Thanks to its location in the heart of Europe, the Czech Republic has always been a popular transit country for trucks. But it is not the only reason. According to a new study put together by the Centre for Economic and Market Analyses (CETA), the Czech Republic is also one of the cheapest countries in terms highway fees and fuel costs.
Data released by CETA and published by the Czech News Agency on Tuesday shows that lorry drivers on Czech roads pay on average 46.50 euros (around 1,195 crowns) per 100 kilometres to cover the costs of highway tolls and fuel, which is less than in any of the Czech Republic’s neighbouring states.
In Germany, a 100-kilometre stretch of highway costs trucking companies around 58.21 euros, while in Slovakia, the cost is around 55.19 euros. The most expensive EU state in this respect is Italy, where costs of highway toll and petrol exceed 70 euros per 100 kilometres.
One reason behind the Czech Republic’s popularity as a transit country is low highway fees. The highway toll here currently stands at around 8.54 euros (around 220 crowns) per 100 kilometres. In Croatia, the rate is nearly 28 euros. In terms of diesel costs, the Czech Republic remains among the EU average.
According to the CETA report, the Czech state in 2018 collected around 92 billion crowns on fuel tax, an increase of 1.48 percent on the previous year. The highway toll collected in the Czech Republic increased by nearly four percent last year to 10.8 billion crowns.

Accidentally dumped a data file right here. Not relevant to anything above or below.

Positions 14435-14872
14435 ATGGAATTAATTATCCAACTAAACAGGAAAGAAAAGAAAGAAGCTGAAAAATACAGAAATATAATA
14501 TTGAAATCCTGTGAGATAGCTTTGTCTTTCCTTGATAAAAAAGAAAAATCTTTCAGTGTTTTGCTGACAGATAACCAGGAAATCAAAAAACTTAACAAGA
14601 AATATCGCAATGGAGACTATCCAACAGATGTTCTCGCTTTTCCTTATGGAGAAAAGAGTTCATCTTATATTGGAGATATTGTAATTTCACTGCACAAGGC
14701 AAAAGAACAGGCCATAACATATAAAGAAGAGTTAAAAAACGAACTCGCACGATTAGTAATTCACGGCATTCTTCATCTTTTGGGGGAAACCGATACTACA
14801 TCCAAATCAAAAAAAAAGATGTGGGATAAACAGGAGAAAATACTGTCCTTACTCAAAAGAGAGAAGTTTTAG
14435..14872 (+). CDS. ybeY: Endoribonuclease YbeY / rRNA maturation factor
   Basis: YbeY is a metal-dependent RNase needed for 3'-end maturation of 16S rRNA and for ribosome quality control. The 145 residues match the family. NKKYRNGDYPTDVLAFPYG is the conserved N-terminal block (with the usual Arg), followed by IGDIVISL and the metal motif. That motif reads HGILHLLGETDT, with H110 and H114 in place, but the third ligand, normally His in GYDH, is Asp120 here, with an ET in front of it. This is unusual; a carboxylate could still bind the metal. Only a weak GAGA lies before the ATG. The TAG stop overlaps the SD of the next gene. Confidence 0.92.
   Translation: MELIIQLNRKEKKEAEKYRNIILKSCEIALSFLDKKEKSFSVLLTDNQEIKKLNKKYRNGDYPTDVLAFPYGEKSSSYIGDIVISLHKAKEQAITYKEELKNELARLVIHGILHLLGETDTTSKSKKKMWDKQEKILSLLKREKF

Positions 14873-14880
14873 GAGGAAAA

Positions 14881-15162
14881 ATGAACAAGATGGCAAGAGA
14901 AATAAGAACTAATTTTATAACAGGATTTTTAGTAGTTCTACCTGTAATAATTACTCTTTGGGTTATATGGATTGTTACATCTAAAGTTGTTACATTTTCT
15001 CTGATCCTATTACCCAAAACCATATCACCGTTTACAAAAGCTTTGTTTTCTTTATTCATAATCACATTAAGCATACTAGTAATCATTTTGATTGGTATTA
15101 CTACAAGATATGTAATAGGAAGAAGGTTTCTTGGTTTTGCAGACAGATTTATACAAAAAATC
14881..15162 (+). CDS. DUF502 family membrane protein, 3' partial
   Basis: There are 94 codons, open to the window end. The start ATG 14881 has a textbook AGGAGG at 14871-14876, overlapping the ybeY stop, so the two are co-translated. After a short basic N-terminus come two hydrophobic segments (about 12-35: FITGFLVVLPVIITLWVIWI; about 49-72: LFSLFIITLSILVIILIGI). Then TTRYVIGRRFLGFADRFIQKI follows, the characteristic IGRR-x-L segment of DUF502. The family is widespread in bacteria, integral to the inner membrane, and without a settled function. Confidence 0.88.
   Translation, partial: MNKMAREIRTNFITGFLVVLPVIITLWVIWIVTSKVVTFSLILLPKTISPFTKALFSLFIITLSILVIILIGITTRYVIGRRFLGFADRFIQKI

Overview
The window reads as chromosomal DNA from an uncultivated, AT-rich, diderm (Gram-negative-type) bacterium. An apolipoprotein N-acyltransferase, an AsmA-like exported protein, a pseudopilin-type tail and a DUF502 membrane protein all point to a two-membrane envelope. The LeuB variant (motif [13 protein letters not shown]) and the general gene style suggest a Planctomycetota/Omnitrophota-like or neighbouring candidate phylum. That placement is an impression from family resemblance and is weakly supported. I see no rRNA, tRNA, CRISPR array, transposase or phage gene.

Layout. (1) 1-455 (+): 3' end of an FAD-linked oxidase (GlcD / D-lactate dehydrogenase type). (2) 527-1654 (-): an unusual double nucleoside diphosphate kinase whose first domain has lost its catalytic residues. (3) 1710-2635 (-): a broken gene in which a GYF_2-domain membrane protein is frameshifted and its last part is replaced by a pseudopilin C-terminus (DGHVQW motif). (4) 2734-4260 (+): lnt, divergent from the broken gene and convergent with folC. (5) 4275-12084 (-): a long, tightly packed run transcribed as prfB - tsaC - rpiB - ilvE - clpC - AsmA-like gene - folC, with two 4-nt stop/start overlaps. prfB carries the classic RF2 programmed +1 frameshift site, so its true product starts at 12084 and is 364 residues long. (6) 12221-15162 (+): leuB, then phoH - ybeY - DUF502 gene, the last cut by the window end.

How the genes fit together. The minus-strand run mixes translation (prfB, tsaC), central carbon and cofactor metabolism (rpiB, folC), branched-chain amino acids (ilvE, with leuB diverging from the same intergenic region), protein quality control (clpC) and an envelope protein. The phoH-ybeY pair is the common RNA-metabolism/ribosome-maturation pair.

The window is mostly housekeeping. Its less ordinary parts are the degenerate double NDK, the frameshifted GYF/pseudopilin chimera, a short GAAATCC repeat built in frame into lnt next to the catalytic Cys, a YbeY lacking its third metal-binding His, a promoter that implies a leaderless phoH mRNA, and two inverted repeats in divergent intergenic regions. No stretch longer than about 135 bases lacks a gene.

Since the launch of a nationwide truck tolling system more than 12 years ago, the Czech state has collected over 98.7 billion crowns.
The volume of truck transport in the Czech Republic has been high on a long-term basis. One reason is the high share of industry in the country’s GDP, which increases freight transport on Czech roads.
Archaeologists unearth seven graves dating back to Great Moravian Empire
Czech Republic bracing for wind storm Sabine
Ron Perlman: Cinema is a much bigger art-form than superhero movies represent
“Einstein in Bohemia” – Part II: how alienation in ‘half-barbaric’ Prague led him to a new theory of gravity, eventual love of a free Czechoslovakia
“Einstein in Bohemia” – part 1: how a Prague sojourn sparked his theory of general relativity, journey of self-discovery